The now defunct Hayling Oyster Beds situated at Hayling Island on the coast of Hampshire have become an annual pre-breeding gathering place for Mediterranean Gulls, which take the opportunity to form pairs and generally get themselves together, before dispersing throughout the adjacent Langstone Harbour and surrounding areas to breed.
I make a trip every year to see this early Spring spectacle as Mediterranean Gulls are a lovely looking bird in breeding plumage and to see a congregation in excess of three hundred, often many more, is a sight that it is well worth making the effort to see.
Due to recently moving house my opportunities were very limited to find the time to travel south to see them but today presented just such an opportunity although the weather looked anything but encouraging. True it was going to be sunny and with only the occasional shower predicted but the winds were going to be ferocious, gale force, blowing at up to sixty miles per hour from the southwest. At such an exposed place as Hayling Island it would surely make viewing nigh on impossible.
I refused to be deterred and with a surge of cussed optimism set off on the two hour drive to Hayling Oyster Beds, arriving in the small car park at just after nine thirty. The prediction about the wind speed proved to be only too correct and looking out across Langstone Harbour I noted a sea that was a mass of white waves running before the wind and with not a bird in sight. I tried to open the car door but such was the force of the wind it required a huge effort to get it open.
Once out I fled to the other side of the car, away from the main force of the wind, and got my bins and camera around my neck and set off into the teeth of the gale towards the remains of the oyster beds, a series of rocky bunds that required a short walk along a small track to an even more exposed point from which to view them. Ooooerr!
It was head down and just walk into the wind as best I could wondering if there would be any gulls at all in such conditions. Hayling Oyster Beds are now a small local nature reserve managed by the RSPB and consist of just the remnants of the oyster beds in the form of rocky bunds, the two main ones being where the gulls congregate but today not a gull was to be seen on the bunds as to perch there was impossible due to the force of the wind.
|The remains of the Oyster Bed bunds as seen from the shelter|
It was quite a sight before me as upwards of five hundred gulls, two thirds of which were Med Gulls with Black headed Gulls forming the remainder, were all facing away from me, heads to the wind on the water, a constantly moving, bobbing phalanx of grey and white bodies bouncing on the ceaseless waves.
|Med Gulls with the occasional Black headed Gull amongst them riding out|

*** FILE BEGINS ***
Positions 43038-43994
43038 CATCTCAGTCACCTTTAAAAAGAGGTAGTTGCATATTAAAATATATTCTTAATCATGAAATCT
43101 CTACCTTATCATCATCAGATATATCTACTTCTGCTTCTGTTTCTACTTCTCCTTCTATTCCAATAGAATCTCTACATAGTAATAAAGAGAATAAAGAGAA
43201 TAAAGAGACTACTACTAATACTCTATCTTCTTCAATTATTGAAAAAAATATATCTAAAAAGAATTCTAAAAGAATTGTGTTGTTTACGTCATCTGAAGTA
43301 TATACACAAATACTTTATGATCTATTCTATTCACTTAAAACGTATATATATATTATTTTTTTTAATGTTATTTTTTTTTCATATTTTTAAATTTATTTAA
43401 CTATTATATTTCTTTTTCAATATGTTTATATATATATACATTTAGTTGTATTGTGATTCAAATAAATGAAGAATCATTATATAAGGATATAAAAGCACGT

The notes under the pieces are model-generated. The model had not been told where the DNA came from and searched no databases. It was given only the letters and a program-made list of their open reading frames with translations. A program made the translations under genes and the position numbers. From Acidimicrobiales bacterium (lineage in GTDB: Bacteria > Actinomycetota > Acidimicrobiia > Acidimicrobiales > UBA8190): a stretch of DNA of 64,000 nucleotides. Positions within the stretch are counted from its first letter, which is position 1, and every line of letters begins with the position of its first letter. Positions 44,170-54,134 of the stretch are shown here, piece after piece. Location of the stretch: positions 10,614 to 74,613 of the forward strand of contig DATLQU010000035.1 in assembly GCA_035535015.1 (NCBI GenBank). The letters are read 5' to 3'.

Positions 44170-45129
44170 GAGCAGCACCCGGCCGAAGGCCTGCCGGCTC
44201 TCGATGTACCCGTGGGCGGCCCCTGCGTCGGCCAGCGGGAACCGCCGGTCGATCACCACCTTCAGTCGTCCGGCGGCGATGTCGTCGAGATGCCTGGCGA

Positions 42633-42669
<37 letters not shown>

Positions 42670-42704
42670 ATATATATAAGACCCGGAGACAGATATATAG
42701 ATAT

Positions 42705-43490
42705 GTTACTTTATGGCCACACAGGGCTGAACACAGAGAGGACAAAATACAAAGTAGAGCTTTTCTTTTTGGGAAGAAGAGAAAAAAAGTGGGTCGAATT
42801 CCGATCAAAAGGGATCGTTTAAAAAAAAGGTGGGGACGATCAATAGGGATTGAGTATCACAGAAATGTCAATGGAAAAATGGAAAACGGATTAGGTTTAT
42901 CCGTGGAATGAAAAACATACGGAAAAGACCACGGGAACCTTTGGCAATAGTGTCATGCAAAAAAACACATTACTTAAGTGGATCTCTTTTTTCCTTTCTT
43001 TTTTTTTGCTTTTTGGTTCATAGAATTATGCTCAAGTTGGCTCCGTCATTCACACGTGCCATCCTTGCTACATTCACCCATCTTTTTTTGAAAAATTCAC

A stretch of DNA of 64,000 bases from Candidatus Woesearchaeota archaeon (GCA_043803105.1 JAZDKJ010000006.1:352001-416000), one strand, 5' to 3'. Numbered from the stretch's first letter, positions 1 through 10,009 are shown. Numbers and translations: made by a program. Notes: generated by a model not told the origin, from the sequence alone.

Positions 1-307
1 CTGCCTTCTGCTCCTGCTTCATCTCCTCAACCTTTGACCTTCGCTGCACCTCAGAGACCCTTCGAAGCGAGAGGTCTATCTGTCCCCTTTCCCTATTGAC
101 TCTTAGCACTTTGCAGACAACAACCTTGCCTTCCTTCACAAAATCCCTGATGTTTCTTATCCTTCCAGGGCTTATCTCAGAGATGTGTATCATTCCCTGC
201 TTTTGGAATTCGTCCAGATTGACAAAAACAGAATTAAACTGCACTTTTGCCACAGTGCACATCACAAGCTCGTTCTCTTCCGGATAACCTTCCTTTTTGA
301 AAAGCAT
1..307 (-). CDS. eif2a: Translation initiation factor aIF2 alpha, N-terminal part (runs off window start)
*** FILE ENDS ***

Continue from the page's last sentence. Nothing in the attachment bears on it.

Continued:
the gale force wind
|The shelter by the track which saved the day|
|Two Med Gulls with a Black headed Gull for comparison|
Gulls are forever on the watch for what their fellows are doing and once one does something the others gain confidence and follow suit. So it was that a number of Med Gulls and Black headed Gulls commenced standing on the rocks that formed the bund and I had some prime opportunities to get some nice images of them displaying, preening or just loafing about. However many still preferred to remain on the sea.
|Displaying Med Gulls|
The two species kept discreetly apart not really mixing unless forced to by the weather conditions. Mediterranean Gulls were continuously rising from the flock and flying off out to sea whilst others came in from the harbour, flying low into the full force of the howling wind with supreme mastery, never looking inconvenienced even in these most extreme of conditions. It was truly exhilarating to watch them.
|Black headed Gull|
|Black headed Gull with Med Gull|
When the sun shone the Med Gulls became almost white, so delicate a shade of grey were the upper parts of their plumage. Many had already acquired black hoods but quite a few had yet to achieve this, the hood still messily infused with white feathering around their bill and forehead, like the grizzled muzzle of an ageing dog. Even so, such birds were still pairing up and no doubt in a few days would be as pristine as their prospective partner.
|Displaying pair of adult Med Gulls with one yet to acquire a complete back hood|
|Two Med Gulls showing varying progress to acquiring their full black hood|
|A second winter Med Gull told by its lack of a black hood and black chevrons|
on its wing tips.It will not breed until next year
|Adult Med Gulls in full breeding plumage|
Some of the Med Gulls on the leeside of the bund were wasting no time and began displaying with a series of bows, where the bird, on rigid legs bends its breast low and dips it head while tilting its rear upwards and then raises itself up on extended legs to pout its breast outwards and stretch its head and neck skywards to their utmost. All this is done with a ritualised and exaggerated slowness as if to give the recipient of this display the maximum opportunity to appreciate the perpetrator's suitability to be a mate.
|More displaying Med Gulls!|
|Dark bellied Brent Goose|
I had to laugh. It was that kind of day.